FERC’s rules implementing PURPA provide in part that:
Each qualifying facility shall have the option either:
A Massachusetts company learned the hard way that you need to pay close attention to policy endorsements when you negotiate them. In Market Forge Industries, Inc. v. Indian Harbor Insurance Company, the Appeals Court of Massachusetts held, in an unpublished decision, that a Pollution and Remediation Legal Liability Policy did not cover the costs of cleaning up certain pollution because the “Pollution Conditions” were not specifically listed in the “Known Conditions” endorsement. This despite the fact that the policy was intended to cover known pollution conditions and the policyholder had… More
Before a Superfund settlement becomes enforceable, it must be reviewed by a federal court to confirm that it is fair, reasonable, and consistent with CERCLA’s objectives. This judicial review is at the heart of CERCLA’s settlement process. Since Superfund settlements provide broad protection to settling parties, judicial approval provides the necessary and exclusive procedural mechanism to vouchsafe that a proposed settlement is in the interest of the public as well as all other parties.
Two recent appellate decisions underscore the central role of judicial review in Superfund settlements. In ASARCO, LLC v. Union Pacific Railroad Company, the Eighth Circuit ruled that the owner of a contaminated site which… More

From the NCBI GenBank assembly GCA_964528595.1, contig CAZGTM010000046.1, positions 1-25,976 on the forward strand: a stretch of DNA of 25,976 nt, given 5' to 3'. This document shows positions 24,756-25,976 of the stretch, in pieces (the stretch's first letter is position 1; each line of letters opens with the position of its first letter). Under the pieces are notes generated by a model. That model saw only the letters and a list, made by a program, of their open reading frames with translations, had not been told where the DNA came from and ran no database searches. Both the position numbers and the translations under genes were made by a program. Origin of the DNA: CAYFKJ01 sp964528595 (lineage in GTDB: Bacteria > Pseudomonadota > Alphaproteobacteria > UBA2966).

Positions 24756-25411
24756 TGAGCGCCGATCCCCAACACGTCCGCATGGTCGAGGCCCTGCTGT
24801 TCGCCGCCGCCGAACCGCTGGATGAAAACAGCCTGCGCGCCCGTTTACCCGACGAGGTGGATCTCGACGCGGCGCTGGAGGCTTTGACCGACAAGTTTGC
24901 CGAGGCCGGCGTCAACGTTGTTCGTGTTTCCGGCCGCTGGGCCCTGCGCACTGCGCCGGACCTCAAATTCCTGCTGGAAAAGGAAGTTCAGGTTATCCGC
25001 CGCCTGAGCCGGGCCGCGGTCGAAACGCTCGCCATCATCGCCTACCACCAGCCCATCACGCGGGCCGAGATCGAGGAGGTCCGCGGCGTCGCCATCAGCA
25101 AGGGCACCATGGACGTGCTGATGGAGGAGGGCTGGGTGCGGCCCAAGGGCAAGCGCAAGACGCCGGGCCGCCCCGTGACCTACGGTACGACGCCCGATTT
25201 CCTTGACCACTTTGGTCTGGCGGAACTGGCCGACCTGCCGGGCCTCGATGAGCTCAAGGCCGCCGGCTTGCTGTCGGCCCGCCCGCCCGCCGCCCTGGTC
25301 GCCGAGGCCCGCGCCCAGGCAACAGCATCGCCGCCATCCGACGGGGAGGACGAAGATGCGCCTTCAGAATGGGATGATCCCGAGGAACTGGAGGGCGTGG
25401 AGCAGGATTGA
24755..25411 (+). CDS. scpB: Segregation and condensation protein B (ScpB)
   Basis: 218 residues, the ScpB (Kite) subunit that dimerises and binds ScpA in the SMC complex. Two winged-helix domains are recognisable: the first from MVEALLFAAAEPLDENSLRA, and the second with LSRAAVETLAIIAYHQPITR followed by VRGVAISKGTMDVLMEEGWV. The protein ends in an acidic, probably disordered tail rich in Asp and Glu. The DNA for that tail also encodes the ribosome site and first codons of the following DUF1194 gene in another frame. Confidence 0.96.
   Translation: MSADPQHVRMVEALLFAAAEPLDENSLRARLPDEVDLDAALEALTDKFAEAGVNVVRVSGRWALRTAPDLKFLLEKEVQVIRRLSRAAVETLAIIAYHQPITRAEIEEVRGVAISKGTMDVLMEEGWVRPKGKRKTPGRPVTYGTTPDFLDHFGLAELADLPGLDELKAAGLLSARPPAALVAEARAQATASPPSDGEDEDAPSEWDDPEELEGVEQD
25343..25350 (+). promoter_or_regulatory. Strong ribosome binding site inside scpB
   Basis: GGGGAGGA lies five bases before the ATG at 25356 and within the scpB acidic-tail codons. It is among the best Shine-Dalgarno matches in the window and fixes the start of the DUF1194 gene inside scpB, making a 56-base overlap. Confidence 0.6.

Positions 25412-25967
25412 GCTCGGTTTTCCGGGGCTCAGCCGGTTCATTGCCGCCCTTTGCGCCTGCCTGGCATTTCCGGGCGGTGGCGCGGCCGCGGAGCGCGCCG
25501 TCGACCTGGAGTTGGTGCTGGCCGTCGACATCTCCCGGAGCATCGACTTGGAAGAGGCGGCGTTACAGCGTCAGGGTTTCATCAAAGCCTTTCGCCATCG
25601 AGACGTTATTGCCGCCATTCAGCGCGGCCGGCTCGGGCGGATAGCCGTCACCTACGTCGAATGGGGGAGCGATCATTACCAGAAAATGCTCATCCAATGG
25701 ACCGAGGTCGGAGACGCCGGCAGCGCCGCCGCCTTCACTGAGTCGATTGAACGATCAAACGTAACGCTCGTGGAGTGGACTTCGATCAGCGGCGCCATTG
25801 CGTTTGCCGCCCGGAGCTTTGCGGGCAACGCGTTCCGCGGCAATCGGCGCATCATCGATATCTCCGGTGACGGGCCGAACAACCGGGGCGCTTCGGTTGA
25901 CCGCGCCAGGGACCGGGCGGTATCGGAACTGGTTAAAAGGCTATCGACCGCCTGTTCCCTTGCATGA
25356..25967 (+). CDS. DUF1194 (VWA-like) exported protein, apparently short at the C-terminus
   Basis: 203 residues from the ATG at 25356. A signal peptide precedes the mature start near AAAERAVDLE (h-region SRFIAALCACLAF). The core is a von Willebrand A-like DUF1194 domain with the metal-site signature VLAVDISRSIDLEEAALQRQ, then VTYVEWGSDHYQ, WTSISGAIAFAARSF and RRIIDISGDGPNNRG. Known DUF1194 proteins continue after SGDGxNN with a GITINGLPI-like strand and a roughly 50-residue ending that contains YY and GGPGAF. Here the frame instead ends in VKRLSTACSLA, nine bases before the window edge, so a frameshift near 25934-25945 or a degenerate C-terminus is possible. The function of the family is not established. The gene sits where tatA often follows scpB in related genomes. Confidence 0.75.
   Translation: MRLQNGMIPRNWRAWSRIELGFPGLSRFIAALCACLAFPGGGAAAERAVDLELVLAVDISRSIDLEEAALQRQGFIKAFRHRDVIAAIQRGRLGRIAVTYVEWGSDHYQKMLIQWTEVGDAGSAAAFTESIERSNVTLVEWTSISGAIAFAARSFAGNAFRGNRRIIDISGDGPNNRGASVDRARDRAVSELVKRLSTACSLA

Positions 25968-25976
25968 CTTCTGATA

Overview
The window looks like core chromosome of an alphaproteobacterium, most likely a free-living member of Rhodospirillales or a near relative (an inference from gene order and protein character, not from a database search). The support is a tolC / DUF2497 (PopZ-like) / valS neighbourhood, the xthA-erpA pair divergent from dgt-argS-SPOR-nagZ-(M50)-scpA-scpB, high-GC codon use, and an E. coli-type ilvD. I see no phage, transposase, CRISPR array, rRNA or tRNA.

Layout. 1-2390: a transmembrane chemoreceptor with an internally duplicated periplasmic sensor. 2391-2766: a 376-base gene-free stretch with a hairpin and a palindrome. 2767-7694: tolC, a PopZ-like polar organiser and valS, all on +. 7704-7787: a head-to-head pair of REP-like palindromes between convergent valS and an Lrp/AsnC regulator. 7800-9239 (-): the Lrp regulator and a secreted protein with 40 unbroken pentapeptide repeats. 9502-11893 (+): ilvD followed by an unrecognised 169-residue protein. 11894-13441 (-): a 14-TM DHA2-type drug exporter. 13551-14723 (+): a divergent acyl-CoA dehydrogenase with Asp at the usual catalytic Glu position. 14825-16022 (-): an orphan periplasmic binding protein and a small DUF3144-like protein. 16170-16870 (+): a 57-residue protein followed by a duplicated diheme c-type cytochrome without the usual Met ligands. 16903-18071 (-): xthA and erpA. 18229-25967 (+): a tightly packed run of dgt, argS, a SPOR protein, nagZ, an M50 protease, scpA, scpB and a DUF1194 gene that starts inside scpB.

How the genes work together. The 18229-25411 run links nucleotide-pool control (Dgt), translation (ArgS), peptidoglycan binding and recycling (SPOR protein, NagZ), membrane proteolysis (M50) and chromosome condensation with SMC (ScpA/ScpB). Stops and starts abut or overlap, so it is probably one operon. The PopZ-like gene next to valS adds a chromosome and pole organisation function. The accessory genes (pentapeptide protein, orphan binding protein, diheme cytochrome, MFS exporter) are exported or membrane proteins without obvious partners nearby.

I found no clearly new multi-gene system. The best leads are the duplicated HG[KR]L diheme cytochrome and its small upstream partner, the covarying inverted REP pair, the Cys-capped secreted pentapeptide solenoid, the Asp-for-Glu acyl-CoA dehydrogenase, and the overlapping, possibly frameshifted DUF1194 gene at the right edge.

In Cannons Engineering, the First Circuit Court of Appeals famously stated that, when CERCLA consent decrees arrive at the courts of appeal for review, they do so “encased in a double layer of swaddling,” because both the EPA decision to enter into the decree and the district court review of the EPA decision are entitled to significant deference. Last week, in Arizona v. City of Tucson, the 9th Circuit Court of Appeals concluded that, where a state consent decree is concerned, the first layer of swaddling is somewhat thinner than where EPA is concerned. The Court also made… More
Pollution exclusions first became routine in liability policies in the early 1970s. After a decade of often unsuccessful litigation trying to enforce those exclusions, insurers introduced a so called “absolute” pollution exclusion into their commerical liability policies. Given that the language of absolute pollution exclusions has almost universally been found to be unambiguous, there has been a surprising amount of litigation on the subject. What emerges from that litigation is a general rule: the exclusion will virtually always be enforced where the claim involves contamination of the environment, but enforcement is far less certain where the claim involves damage to a product, such as defective wallboard, or bodily injury from a defective product, such as harm to… More